Here’s is my Watershed film in Standard Definition (SD) .MP4 format. I paid an extra $88 to enhance the sound, and I’m glad I did because the audio is absolutely beautiful. I wish the print I gave them was cleaner and less dirty, and not as “green” toned, but such is life in the antiquity of student films from 1987!
Now here’s Watershed in 1080p HD .MOV format and, as you can see below, this DiJiFi version includes film sprocket holes on the left side and the corresponding audio embedded in the film on the right side.
I’m not sure what the raw visual sprockets and audio means in translation from film to digital, and while it’s mechanistically cool — Vimeo didn’t like it much — and gave me this warning after a two-hour upload:
Conversion was processed normally by Vimeo, taking the standard 32 minutes and I told Vimeo to go ahead and encode the video from 720p to 1080p — so the higher resolution video may not play well on video devices or on slower computers.
It’s been a busy week uploading digital files to Vimeo — I’ve almost broken through my PRO status upload allowance — and I still have a few more days to go before my weekly upload clock resets!
Weeping Water Cafe, Project #2 2 x 1-hour 3/4-inch tapes = 2 x $25 = $50 2 x compression to MP4 = 2 x $5 = $10 Sub-total = $60
The Weeping Water Café was an original play I wrote and directed and Devon Schumacher and Jim Hanna were the stars. We had a fantastic live stage run and decided to shoot it on video for airing on a local Omaha television station. You may also watch the live stage version on Boles.com.
Westborough Crusaders, Project #3 1 x 1-hour 3/4-inch tape = 1 x $25 = $25 1 x editing 1 tape to 2 files = $5 2 x compression to MP4 = 2 x $5 = $10 Sub-total = $40
I wrote eight episodes of a teenage soap opera called “The Westborough Crusaders.” We decided to shoot episodes 4 and 8 over the summer in Lincoln, Nebraska. All the actors were local stars. Here is episode 4 and you may view episode 8 on Boles.com:
Radio Airchecks, Project #4 3 x 7-inch diameter reels = 3 x $24 = $72 Sub-total = $72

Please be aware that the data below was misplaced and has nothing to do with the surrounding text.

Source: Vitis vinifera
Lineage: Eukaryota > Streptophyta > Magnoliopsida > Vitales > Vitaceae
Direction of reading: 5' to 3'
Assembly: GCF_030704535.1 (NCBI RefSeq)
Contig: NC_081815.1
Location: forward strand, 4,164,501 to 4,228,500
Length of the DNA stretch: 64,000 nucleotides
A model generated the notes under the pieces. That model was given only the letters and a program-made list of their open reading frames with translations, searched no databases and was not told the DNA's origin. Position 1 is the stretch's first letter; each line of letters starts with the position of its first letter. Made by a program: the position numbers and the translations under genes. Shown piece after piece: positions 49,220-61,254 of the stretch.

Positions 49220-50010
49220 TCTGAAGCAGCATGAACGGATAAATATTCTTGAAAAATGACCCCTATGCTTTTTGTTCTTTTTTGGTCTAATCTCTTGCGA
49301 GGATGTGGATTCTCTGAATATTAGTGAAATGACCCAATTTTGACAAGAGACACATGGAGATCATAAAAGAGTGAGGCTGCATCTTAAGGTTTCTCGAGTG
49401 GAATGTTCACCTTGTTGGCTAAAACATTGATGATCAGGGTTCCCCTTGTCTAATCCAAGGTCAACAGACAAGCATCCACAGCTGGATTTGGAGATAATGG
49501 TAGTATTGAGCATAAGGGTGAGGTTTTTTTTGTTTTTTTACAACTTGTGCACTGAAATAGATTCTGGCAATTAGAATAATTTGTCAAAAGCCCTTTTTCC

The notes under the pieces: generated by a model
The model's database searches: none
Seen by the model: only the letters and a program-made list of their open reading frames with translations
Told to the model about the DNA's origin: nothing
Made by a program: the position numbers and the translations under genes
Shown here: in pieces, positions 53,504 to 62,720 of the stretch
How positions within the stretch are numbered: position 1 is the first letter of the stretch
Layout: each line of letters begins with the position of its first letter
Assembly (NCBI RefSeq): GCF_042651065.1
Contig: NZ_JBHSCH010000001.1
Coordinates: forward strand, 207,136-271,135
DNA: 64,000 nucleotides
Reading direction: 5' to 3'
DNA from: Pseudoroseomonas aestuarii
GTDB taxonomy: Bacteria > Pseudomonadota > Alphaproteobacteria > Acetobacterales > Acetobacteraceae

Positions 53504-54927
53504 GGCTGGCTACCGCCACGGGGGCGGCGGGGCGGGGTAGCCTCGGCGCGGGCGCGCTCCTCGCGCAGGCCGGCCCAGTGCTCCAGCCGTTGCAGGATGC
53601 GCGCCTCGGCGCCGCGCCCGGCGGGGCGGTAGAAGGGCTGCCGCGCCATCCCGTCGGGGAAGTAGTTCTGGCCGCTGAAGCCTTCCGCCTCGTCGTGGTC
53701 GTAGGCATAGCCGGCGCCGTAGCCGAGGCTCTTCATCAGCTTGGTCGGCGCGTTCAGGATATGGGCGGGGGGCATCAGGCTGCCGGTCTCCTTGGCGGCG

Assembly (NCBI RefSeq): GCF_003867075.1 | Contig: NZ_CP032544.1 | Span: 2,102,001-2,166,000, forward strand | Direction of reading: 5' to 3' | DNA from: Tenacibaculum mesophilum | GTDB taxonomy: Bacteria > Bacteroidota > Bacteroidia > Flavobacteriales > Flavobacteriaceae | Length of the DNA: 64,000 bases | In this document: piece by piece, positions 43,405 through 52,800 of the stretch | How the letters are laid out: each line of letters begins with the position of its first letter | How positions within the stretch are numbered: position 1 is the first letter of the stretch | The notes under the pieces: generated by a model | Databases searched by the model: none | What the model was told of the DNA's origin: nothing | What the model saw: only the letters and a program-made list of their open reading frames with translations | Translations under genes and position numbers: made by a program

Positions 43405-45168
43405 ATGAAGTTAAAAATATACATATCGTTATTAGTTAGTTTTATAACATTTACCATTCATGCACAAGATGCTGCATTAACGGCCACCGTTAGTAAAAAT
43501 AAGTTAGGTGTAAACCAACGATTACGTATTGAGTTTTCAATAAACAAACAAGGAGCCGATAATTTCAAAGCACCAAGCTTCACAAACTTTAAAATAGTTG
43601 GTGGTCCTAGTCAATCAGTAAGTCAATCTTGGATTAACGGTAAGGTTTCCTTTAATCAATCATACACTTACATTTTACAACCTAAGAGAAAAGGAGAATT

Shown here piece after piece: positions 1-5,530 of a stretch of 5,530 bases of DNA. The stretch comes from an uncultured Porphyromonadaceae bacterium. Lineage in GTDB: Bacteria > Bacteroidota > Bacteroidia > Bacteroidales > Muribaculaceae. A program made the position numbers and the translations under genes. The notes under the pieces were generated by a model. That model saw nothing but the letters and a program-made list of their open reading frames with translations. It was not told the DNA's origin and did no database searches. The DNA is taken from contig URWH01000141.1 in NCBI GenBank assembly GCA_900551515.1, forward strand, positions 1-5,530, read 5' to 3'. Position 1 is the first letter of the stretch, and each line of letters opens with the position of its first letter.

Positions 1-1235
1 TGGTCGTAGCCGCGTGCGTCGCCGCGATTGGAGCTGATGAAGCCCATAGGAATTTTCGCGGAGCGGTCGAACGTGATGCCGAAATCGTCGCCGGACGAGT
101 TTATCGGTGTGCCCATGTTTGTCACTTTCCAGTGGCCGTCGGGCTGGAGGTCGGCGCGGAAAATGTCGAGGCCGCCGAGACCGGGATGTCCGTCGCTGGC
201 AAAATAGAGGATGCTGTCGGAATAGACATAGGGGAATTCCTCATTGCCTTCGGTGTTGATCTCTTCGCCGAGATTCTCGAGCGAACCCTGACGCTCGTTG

One of the most glorious surprises for me was an old radio aircheck from my days on KFOR 1240 in Lincoln, Nebraska. What a great sounding memory from 30 years ago!
Drama of the Body, Project #5 4 x 30-minute Hi8 tapes = 4 x $12 = $48 2 x 30-minute Mini-DV tapes = 2 x $12 = $24 6 x compression to MP4 = 6 x $5 = $30 Sub-total = $102
Drama of the Body: A Performance for the Deaf was an original play I wrote and directed for Deaf children when I was teaching theatre at Rutgers University in Newark, New Jersey. My actors were honors students in theatre and the experience was riveting and memorable.
Students from the Rutgers New Media class decided to “shoot” our rehearsal and performance. You may view all six Hi8 and Mini DV “versions” of the play on Boles.com and some intrepid video editor may one day take the three rehearsal recordings and the three live performance recordings and edit them into a singular whole earth event.
Combined output to your hard drive = $5 Combined pre-tax sub-total = $401.76 The low-compression files will require about 60 GB of hard drive space, the MP4 and MP3 files will need about 1/6th of that or roughly 10 GB. We sell external hard drives or you can provide your own. A 64 GB flash-drive is $65, as is a 500 GB portable hard drive, either of which should be able to hold the low-compression files, though only the 500 GB will definitely be able to hold both the low-compression and MP4 versions. If you only want the compressed files then we can put them on a 16GB hard drive for $30.
I chose to have DiJiFi put all my stuff on a portable drive that I purchased from them. I’ve never seen such a delightful little device and I shared my curious awe with the social mesh:
Here’s how the file sizes bug out in reality. Wowser! .MOV files are not disk-saving friendly, eh? .MP4 files are certainly the way to go now and forever. I’ve backed up everything on my new pocket drive to a network storage drive and my 1TB Google Drive — and saved only the MP4 files to my Amazon S3 storage because I can only push buckets into that swamp in 5GB jams, and many of the MOV files are double, or triple, that number.
Uploading the DiJiFi source transfer files took forever, but the deed only needs to be done once, it turns out, in triplicate.
I hope this is helpful and I’ll be in touch if you have additional questions. Thanks!
If you have any sort of digitization needs from old media to forever media, I highly recommend you check out the good folks at DiJiFi. They will do you right.
Matt Fisher held my hand and set me up for success.
Andriana Iudice did my film transfer and audio enhancement.
Jesse Crowder wrapped up, took my payment, and had the everything back in my hands the next day in exactly five weeks from first contact — just as Matt originally promised.
Now I have to do some digging for the next eventual DiJiFi transfer round. I need to find my 1993 Apple Newton videotape quote that Apple used in a press conference — and did not attribute to me; but the CompuServe Apple forum did! — because that’s where I wrote my review.
There are more radio airchecks to unearth from many other stations. Unique Youth is out there waiting for me rewind the radio.
I am impressed with the early collaborative work I did — and I’ll willingly put up my history against anyone else’s for quantitative comparison and qualitative contrast — and I certainly don’t run from the past; I absolutely embrace everything it has made me.